The Man Who Brought the Swastika to Germany, and How the Nazis Stole It: Smithsonian Magazine

Schliemann would go on to find the Swastika across cultures. And, through that also come across the term ‘Aryan’, an ancient Sanskrit term, signifying nobility, which started getting associated with the Indo-European ‘race’. This loose theory would go on to form the myth which Hitler was trying to peg his theories on.

Eugene Burnouf, the first Western expert on Buddhism, stated in his book Lotus de la bonne loi (1852) that the sauvastika was a Buddhist variant of the svastika.

When Heinrich Schliemann discovered swastika motifs in Troy, he wrote to the Indologist Max Müller, who, quoting Burnouf, confirmed this distinction, adding that “the svastika was originally a symbol of the sun, perhaps of the vernal sun as opposed to the autumnal sun, the sauvastika, and, therefore, a natural symbol of light, life, health, peace and wealth.”

The letter was published in Schliemann’s book Ilios (1880)
An Old Postcard

The findings of Schliemann’s dig in Turkey, then, suddenly had a deeper, ideological meaning. For the nationalists, the “purely Aryan symbol” Schliemann uncovered was no longer an archaeological mystery—it was a stand-in for their superiority. German nationalist groups like the Reichshammerbund (a 1912 anti-Semitic group) and the Bavarian Freikorps (paramilitarists who wanted to overthrow the Weimar Republic in Germany) used the swastika to reflect their “newly discovered” identity as the master race. It didn’t matter that it traditionally meant good fortune, or that it was found everywhere from monuments to the Greek goddess Artemis to representations of Brahma and Buddha and at Native American sites, or that no one was truly certain of its origins.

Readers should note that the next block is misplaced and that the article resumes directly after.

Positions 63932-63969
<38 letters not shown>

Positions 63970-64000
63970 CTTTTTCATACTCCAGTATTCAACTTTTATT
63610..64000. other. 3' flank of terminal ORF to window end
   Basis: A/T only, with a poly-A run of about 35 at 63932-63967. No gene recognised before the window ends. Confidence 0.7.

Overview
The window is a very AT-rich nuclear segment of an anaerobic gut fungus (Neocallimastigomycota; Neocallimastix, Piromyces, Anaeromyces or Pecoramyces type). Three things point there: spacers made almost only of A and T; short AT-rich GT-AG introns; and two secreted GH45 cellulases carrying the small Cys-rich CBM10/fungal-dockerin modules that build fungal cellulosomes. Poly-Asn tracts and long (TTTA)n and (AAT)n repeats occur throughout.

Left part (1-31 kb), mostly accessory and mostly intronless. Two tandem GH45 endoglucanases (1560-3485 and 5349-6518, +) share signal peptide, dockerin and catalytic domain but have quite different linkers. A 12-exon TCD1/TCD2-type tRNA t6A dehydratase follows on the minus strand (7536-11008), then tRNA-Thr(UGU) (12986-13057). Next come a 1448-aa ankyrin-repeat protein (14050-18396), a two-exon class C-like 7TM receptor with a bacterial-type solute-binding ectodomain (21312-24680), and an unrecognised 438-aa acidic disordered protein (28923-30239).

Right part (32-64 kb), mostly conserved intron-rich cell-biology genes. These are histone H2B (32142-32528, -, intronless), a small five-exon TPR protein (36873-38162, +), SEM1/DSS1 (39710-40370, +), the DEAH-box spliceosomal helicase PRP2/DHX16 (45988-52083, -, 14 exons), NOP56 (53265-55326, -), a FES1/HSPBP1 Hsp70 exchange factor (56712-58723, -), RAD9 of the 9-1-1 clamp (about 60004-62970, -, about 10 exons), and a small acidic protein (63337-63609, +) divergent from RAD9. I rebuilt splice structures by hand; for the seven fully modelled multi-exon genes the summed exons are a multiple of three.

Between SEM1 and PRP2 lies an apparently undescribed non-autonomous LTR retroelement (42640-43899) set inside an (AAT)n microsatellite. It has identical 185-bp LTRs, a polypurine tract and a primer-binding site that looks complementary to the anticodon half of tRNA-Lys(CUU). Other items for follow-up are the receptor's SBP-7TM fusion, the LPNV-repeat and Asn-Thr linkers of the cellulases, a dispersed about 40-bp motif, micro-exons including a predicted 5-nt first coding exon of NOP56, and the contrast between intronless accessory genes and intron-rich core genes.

Smithsonian Magazine

And thus an ancient symbol was usurped to serve a very perverted mythology. And is now used as a beating sticks by that same theology which has been trying to efface ‘Paganism’ for so many centuries.

But, what about the close resemblance between Greek mythology, customs, traditions, rituals…with the Hindu religion? Is it just a fluke? People say, ‘Hinduism’ or whatever we call this faith, never went beyond the subcontinent? Or so we are told. The door too, is resigned to a bastard’s identity. Except for the Mitani people, who lived along with the ancient Egyptians, and was one of the flourishing civilizations of Anatolia (Turkey). They wrote and communicated in Sanskrit. It is always convenient to club a belief in the nameless ‘Pagan’ faith so that the body of work remains unclaimed in history by any family of thought.

The Nice door, now opens up to the Mosque of Hagia Sophia One wonders, in its hoary past, what original temple of thought it opened up to? Wrt the Swastika, it didn’t quite die. It became the Cross of the church, and then got assimilated into Islamic calligraphy. But that will make for a separate post.

Maybe the Swastik, uneffaced, remains dormant, like the volcanoes which make up Cappadocia, in Turkey?